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Subject: [ublas] fixed size vector in boost::numeric::ublas?
From: Markus Grabner (grabner_at_[hidden])
Date: 2010-07-22 18:16:48

        Hi all!

    In boost::numeric::ublas, there exist different vector variants
(unbounded and bounded). All of them can be resized dynamically (up to a
maximum size defined at compile time in the case of the bounded vector).
Therefore the vector class (or the underlying storage array) have a size
member which indicates the current size of the vector.

However, it would be extremely useful to have a vector of fixed size, i.e.,
one which can't be resized dynamically, but has its size statically defined
at compile time. Such a vector does not require a size member and only
consumes N*sizeof(T) bytes of storage, where N is the (static) vector size
and T the value type. Many libraries dealing with geometric data (OpenGL and
OpenInventor being prominent examples) store their data in compact arrays in
their native data types, e.g., the values (x0,y0,z0,x1,y1,z1,x2,y2,z2)
stored in consecutive memory locations define three points in 3D space. By
means of a fixed size vector, the entire boost::numeric::ublas functionality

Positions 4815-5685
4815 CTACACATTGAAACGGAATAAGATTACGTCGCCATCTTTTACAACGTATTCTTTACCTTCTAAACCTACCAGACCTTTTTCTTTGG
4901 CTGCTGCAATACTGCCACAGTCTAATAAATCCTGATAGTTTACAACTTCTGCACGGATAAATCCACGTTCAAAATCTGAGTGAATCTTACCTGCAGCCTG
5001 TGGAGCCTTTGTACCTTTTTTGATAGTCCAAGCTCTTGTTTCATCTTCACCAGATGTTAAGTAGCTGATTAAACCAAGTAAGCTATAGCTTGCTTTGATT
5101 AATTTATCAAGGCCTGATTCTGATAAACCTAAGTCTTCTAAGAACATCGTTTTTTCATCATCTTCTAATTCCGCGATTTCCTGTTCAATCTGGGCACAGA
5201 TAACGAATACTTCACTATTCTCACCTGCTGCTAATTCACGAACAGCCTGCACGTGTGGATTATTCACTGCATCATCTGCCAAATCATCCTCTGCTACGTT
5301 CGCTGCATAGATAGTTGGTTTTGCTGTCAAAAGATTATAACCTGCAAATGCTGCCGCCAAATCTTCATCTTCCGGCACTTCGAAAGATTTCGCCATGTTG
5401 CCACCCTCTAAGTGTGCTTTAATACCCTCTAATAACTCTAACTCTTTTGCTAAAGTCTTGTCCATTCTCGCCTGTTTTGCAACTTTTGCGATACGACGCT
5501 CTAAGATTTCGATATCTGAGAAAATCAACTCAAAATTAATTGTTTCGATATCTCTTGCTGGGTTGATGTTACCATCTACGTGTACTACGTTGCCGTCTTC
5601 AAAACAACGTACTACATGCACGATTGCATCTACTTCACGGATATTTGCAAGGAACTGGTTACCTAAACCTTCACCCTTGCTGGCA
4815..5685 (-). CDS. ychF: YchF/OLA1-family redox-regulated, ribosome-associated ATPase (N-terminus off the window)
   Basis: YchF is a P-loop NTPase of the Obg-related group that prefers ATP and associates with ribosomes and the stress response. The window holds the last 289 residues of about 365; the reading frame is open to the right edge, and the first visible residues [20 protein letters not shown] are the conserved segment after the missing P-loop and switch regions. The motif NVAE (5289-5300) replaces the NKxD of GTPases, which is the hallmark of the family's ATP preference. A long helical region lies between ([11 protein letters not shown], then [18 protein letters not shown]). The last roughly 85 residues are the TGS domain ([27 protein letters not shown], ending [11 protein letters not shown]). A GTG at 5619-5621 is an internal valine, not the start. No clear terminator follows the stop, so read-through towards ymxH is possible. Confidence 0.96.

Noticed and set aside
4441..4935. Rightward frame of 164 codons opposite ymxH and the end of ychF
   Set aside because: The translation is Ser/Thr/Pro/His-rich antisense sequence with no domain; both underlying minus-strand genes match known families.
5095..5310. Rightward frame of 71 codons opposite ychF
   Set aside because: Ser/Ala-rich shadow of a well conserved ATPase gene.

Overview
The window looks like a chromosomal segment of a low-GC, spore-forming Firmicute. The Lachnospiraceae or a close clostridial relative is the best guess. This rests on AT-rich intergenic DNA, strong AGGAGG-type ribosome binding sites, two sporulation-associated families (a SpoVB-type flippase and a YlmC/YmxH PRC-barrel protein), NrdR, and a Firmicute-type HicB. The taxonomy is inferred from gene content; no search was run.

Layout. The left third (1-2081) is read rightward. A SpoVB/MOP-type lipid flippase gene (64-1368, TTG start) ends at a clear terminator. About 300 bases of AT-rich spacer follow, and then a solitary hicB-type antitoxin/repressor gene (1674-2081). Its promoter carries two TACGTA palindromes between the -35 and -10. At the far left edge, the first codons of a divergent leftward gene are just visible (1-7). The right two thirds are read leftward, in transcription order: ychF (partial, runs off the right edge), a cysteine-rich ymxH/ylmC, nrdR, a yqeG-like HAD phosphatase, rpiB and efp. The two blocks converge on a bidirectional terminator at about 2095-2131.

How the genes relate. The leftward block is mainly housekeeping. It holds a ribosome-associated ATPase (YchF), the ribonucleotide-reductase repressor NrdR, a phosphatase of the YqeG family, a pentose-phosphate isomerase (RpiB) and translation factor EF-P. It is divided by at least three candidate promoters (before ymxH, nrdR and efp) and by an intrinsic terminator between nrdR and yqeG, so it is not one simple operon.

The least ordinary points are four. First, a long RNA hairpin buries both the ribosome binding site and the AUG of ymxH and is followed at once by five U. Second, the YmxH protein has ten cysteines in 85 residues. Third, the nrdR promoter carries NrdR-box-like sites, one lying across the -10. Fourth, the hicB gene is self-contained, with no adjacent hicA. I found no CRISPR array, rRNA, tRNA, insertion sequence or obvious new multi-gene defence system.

could be applied to such arrays by a simple reinterpret_cast on each
element. This is not possible with the bounded or unbounded vectors since
the vector must be constructed before with its size member properly
initialized, and the actual vector data must therefore be copied explicitly
before use.

I tried to create a fixed_array class to implement this proposal (see
attachment), it can be used, e.g., to create the equivalent of the
OpenInventor "SbVec3f" data type as follows:

typedef boost::numeric::ublas::vector<float,fixed_array<float,3> > vec3d_t;

It is probably not the cleanest solution, and I skipped the serialization
stuff altogether, but it demonstrates an approach how this can be done.

Is such a feature already available in ublas and did I just miss it? If not,
what do you think about adding it to improve boost's interoperability with
other libraries?

        Thanks & kind regards,

Markus Grabner
Institute for Computer Graphics and Vision
Graz University of Technology, Inffeldgasse 16a/II, 8010 Graz, Austria